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Mercosur’s unresolved agenda, 16 years after its creation

tabarecrislula.jpgMercosur still has two types of imbalances: structural (territory, population, infrastructures…) inbalances and public policy (fiscal matters, investment promotion exports) ones. The author believes that responding to these imbalances means implementing a genuine strategy for regional solidarity, which is not derived from dispersing charity among the poor but instead from the pragmatic necessity of greater benefits.

 

(From Barcelona) THE COUNTRIES THAT BACK INTEGRATION logically do so in search of added benefits that are greater than the costs that the process itself involves. However, there is no guarantee that these benefits will be split evenly among the partners, with the countries with the smallest economic possibilities also being those that have the smallest possibility of receiving the advantages and externalities caused by integration.

In view of this problem, dealing with the imbalances involves the construction of a genuine regional solidarity strategy, which does not involve charity but a pragmatic need. “The richest countries on the regional level are not the wealthiest ones worldwide” Despite the best intentions, this is a difficult obstacle to get rid of 16 years after the creation of the Mercosur bloc.

If we simplify, we can distinguish two types of imbalances: structural ones (related to territorial size, the size of the economies, wealth, infrastructure, etc.) and public policy ones (those related to fiscal incentives, programs promoting investments and exports, and preferential financing, monetary policy, etc.).

SALVATION FOR THE POOR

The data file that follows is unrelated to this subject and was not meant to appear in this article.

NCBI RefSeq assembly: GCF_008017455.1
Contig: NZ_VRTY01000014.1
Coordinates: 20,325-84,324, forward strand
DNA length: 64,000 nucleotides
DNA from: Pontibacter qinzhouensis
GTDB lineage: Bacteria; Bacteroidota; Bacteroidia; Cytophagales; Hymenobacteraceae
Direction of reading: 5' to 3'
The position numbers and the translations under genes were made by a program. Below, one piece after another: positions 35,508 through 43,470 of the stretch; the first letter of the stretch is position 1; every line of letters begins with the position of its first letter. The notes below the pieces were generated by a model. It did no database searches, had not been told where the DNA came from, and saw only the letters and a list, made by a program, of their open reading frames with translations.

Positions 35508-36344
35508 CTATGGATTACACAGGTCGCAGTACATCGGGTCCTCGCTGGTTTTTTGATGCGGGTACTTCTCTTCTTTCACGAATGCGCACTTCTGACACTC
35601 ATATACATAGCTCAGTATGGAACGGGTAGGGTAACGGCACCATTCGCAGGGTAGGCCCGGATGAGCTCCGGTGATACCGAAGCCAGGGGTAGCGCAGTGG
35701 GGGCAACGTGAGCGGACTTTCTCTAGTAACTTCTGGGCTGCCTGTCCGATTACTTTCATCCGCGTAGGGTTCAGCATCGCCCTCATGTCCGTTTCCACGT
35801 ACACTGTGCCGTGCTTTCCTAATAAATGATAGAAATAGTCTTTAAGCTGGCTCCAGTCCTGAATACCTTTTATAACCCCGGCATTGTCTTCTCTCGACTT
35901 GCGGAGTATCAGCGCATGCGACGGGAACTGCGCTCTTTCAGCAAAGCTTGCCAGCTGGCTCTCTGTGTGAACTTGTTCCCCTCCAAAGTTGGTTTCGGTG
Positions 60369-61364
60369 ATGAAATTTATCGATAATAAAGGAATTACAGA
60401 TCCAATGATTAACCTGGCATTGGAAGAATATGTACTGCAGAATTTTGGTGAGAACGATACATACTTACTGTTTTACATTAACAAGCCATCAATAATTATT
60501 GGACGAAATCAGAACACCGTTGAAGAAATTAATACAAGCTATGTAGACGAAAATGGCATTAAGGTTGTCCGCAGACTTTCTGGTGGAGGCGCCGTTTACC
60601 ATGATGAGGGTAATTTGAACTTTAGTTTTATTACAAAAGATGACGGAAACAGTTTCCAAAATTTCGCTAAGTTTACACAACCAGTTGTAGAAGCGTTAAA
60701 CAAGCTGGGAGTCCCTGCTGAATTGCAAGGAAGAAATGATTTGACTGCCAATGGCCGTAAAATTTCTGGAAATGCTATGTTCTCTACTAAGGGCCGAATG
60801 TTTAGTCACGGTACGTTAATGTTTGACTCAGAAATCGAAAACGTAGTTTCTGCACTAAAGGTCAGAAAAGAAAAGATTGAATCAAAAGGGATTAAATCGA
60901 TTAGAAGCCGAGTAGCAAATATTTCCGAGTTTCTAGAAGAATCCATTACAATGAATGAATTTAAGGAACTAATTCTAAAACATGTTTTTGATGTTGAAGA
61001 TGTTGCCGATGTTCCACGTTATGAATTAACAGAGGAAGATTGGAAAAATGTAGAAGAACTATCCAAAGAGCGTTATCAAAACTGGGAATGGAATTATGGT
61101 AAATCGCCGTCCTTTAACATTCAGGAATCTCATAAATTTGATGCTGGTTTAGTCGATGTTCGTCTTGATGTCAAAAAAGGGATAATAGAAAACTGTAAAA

Directing our attention to the structural imbalances, we can see that Brazil occupies two thirds of the bloc’s surface area, and has more than three quarters of its population and Gross Domestic Product (GDP). “A red light flashes when Argentina and Brazil look for a favorable endorsement within their countries to pay out large sums of money to help their neighbors Paraguay and Uruguay” Together, Paraguay and Uruguay represent little more than four percent of the territory and population of Mercosur, and less than three percent of the GDP. Argentina represents 29 percent of the territory and 17 percent of the total population, while their GDP is 20 percent of Mercosur’s (figures from the Intal Report 2006 [1]).

Even if it is true that these differences in market size provide unquestionable advantages to Brazil and Argentina in the integration process, we must also highlight that, unlike the European Union (where there is a correlation between size and wealth of the member countries, which has largely facilitated the implementation of cohesion policies) there is no such concordance in Mercosur’s case. If we observe the well-being statistics in the regional bloc, such as per capita consumption or the Human Development Index, it becomes evident that economic size does not have any correlation whatsoever with the wealth of each of the member states. Even though Brazil is the largest member economically, it is the second poorest country in the region, after Paraguay.